(2) Whether or not inversion requires the presence of any homosexual element has not yet been determined. My own guess is that it does not. In any case, the matter still requires careful historical checking. For instance, if a careful historical study were to turn up little if any inversion among, say, the citizens of ancient Rome (or in other societies where overt homosexuality is both ubiquitous and subject to minimal taboos), this would suggest that the connection often found in the inversion/homosexual tie in our own society is less related to sexual orientation than to the resistance against it (its taboo status). Conversely, if inversion was found to have existed approximately as easily in Roman society as in our own, this would tend to increase the relevance of the homosexual component.
- Most details on Churchill's early sex life would not be known had they not been researched and revealed in an English Television documentary, Secret Lives, in the 1990s. The Somerset Maugham detail is from Ted Morgan, Maugham: A Biography, p. 152.
From the text: “FDR was completely heterosexual all his life, while Churchill had a homosexual history in his youth, which his mother much gossiped about. Years later, when Somerset Maugham had Churchill to dinner, he asked him point-blank if it was true. Churchill confessed to only one overt experience, with Igor Novello. Maugham asked, ‘How was it?’ Churchill replied, ‘Musical.’”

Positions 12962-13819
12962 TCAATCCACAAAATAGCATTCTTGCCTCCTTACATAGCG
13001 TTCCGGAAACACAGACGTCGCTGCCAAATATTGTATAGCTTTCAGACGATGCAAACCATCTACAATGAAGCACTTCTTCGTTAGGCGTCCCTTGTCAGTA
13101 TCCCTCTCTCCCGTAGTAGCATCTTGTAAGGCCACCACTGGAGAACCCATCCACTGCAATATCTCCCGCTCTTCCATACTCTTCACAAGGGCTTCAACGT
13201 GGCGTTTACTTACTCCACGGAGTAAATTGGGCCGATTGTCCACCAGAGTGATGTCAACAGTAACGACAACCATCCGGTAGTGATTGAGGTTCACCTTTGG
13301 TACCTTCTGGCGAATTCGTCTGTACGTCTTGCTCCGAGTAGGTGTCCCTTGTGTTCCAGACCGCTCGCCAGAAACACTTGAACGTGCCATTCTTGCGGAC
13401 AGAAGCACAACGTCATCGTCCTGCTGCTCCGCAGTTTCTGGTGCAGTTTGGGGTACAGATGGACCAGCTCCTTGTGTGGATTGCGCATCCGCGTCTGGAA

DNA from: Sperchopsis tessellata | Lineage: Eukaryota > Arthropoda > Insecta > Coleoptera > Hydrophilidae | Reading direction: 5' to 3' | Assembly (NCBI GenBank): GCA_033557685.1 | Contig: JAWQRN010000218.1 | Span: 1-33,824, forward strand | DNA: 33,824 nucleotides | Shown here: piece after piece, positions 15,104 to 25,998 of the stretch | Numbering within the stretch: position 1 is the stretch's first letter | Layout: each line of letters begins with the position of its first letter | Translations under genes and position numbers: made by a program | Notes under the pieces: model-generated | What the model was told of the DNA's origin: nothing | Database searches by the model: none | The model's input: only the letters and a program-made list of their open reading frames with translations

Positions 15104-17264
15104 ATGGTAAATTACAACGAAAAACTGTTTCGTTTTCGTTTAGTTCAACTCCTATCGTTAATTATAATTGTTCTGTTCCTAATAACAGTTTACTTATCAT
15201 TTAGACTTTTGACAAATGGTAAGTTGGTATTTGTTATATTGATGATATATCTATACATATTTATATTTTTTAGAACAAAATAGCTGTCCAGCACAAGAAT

- Much interesting and relevant material on both Roosevelt and Churchill is particularly well detailed by Joseph E. Persico, Roosevelt's Secret War: FDR and World War II Espionage.
From the text: “Churchill and FDR held a lifelong interest in the private lives of others that bordered on utter fascination.”
- The estimate figured and quoted by Tony Sale for the Bletchly Park Trust in the two-hour American television documentary, NOVA: Decoding Nazi Secrets.
From the text: “The odds of making any headway from the surface of this maze of complexity were estimated by officials at Benchley as less than one in 150 million, million, million.
- Hodges, Alan Turing: The Enigma, 25.
“The most remarkable thing was his seeing that such a series should exist at all.”
A slightly more complete quote reads: "In mathematics and science the masters wrote more approving reports, but there was always something to complain about. In the summer of 1927, Alan showed to his mathematics teacher, a certain Randolph, some work he had done for himself. He had found the infinite series for the 'inverse tangent function', starting from the trigonometrical formula for tan1/2x. Randalph was appropriately amazed, and told Alan's form master that he was 'a genius.'"
- Hodges, Alan Turing: The Enigma, 6 (You'll be a good boy, won't you?). Other quotes from pages 13 to 16, pages 25-33.
“Alan always preferred his own methods to those supplied by the text book, and indeed Alan had gone his own way all the time.”
A slightly more complete quote reads: "He found that Alan always preferred his own methods to those supplied by the text book, and indeed Alan had gone his own way all the time, making few concessions to the school system."
- Turing often demonstrated a kind of instant insight in math. On January 19, 1943, when he visited secret facilities at Bell Laboratories in New Jersey devoted to the electronic technology of speech encipherment, engineers showed him a problem that had taken them a week to solve. Turing's quick response was that it should have given them 945 codes. When asked how he had arrived at the answer so fast, Turing simply noted that their formula boils down to 9x7x5x3.
From the text: “It was a feat stemming back to a handful of geniuses, Turing at the top, with a staff of ten thousand attached to the processing unit at Benchley.”